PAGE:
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  1. 1. P1: OTA/XYZ P2: ABC FM JWBT027-Roberts December 2, 2008 11:21 Printer Name: Yet to Come Contents AL About the Author xxi RI Acknowledgments xxiii TE Foreword xxv Preface: A Profession xxvii MA A Career in Middle Market Investment Banking The Origins of a Deal Junkie xxvii xxvii The Deal Junkie Arrives (Almost) xxviii ED Why Another M&A Book? xxix My Intended Audience xxx Happy Families xxxi HT Disclaimers, Apologies, and Modest Lies xxxiii IG CHAPTER 1 The Middle Market Is Different! 1 Business Process Innovation, Growth Spurts, R Regulatory Imperatives, and Capital 1 PY Not “Mom-and-Pop” Businesses 3 The Upper Market 4 CO What Exactly Is the Middle Market? 5 Does Size (Alone) Matter? 6 Brokers and Investment Bankers Servicing the Three Markets 7 Chapter Highlights 7 Notes 9 ix
  2. 2. P1: OTA/XYZ P2: ABC FM JWBT027-Roberts December 2, 2008 11:21 Printer Name: Yet to Come x Contents CHAPTER 2 Drivers of Middle Market Activity and the Sellers 11 Liquidity and Umbrella Drinks 11 Baby Boomers 11 Technology and the Information Age 12 It’s Not Your Father’s M&A World, Either 13 The Glass Ceiling that Sometimes Drives Transactions 14 Big Fish and Little Fish 14 Chapter Highlights 14 Note 15 CHAPTER 3 Finding—and Understanding—Buyers in the Middle Market 17 Scared Money 17 Understanding Buyer and Investor Types 18 Identifying Potential Buyers 29 Which Door to Open to the Buyers? 32 Chapter Highlights 34 Note 34 CHAPTER 4 Preparing a Middle Market Business for Sale and Running the Business while Selling It 35 Three Periods to Prepare to Sell a Middle Market Business 37 Litigation 43 Summing Up 44 Chapter Highlights 44 Note 45 CHAPTER 5 Rewarding and Retaining Key Staff in Connection with a Business Sale: Blackmail or Justice? 47 Overview 47 Key Employee Rewards in General 49 Timing Reward Payments 50 Timing Tax Issues in Rewarding Key Employees 51 The Importance of Clarity and Documentation—Avoiding Vague Promises 51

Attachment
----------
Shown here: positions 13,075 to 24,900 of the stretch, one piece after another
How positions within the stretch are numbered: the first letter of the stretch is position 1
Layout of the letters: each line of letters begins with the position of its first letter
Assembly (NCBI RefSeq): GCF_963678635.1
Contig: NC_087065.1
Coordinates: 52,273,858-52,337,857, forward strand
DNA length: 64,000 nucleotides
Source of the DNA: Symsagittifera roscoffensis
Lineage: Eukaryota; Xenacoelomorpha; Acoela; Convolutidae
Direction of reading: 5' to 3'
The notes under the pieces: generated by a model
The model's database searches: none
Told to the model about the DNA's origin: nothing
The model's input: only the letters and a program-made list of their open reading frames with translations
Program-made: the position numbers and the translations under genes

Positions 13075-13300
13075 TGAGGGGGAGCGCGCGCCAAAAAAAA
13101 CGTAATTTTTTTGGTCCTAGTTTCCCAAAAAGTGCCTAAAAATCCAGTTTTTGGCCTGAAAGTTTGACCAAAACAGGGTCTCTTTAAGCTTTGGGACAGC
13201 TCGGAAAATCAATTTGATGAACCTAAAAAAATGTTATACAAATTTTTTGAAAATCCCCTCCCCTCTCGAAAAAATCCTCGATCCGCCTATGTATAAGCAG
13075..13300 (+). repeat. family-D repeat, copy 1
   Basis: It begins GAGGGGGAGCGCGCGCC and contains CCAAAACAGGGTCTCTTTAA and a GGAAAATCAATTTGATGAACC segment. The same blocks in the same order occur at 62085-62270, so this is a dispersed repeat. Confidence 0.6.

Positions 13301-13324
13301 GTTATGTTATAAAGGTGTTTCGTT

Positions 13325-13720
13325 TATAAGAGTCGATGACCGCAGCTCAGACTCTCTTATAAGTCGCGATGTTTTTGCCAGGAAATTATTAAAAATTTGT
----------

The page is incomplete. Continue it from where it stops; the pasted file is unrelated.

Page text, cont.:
3. 3. P1: OTA/XYZ P2: ABC FM JWBT027-Roberts December 2, 2008 11:21 Printer Name: Yet to Come Contents xi When to Negotiate Noncompete and Nonintervention Agreements with Key Employees 52 Being Alert to Potential Problems When Promises Made Are Not Consistent with the Duties and/or Influence of Key Employees 53 A Way to Avoid Key Employee Problems in the First Place 54 The Special Problems of Absentee Owners 54 Wrap-Up 55 Chapter Highlights 56 CHAPTER 6 Crystal Balls and Timing the Sale of a Middle Market Business 57 Bubbles, Cycles, and Business Values 58 Other Timing Opportunities—Roll-Ups 62 Chapter Highlights 63 Notes 64 CHAPTER 7 The Confidential Information Memorandum 65 The Acquisition Profile 66 Confidential Information Memoranda—Overview 66 Clients and Confidential Information Memoranda: An Intense Collaboration 66 Financial Statements in the Confidential Information Memorandum 74 Chapter Highlights 78 Notes 80 CHAPTER 8 Confidentiality While Doing the Deal 81 Confidentiality in General 82 Employees and Confidentiality: Two Approaches 83 The Investment Banker and Confidentiality: Communications between Banker and Client; Preventing Premature Disclosure 84 The Executive Summary and Confidentiality 85 Web Site Business-for-Sale Listings 85 Nondisclosure Agreements 86
  4. 4. P1: OTA/XYZ P2: ABC FM JWBT027-Roberts December 2, 2008 11:21 Printer Name: Yet to Come xii Contents Securities Laws and Confidentiality 88 Chapter Highlights 88 CHAPTER 9 Middle Market Investment Bankers and Intermediaries 93 The Telecom Deal 95 Using Professional Investment Banking Assistance and In-House Teams 95 Choosing the Right Investment Bank 100 Chapter Highlights 106 Note 107 CHAPTER 10 The External M&A Team, and Using the Team Correctly 109 The External M&A Team 110 Using the Team Properly and Sequencing the Professionals; Separating the Tasks and Single Negotiators 113 Chapter Highlights 116 Note 117 CHAPTER 11 Anyone Can Do M&A—Right? 119 Anybody Can Do This? 119 The Deal the Client Never Got 121 Experience and M&A 122 Chapter Highlights 123 CHAPTER 12 Two Types of Auctions: The Informal Auction and the Controlled Auction 125 Auctions in General 125 Document Rooms and Sequencing in the Controlled and Effective Auctions 127 Effective Auctions: A Summary 128 The Need for Auctions: What a Buyer Will Not Tell a Seller; How the Seller Finds Out; Is This Really Fair? 130 Chapter Highlights 133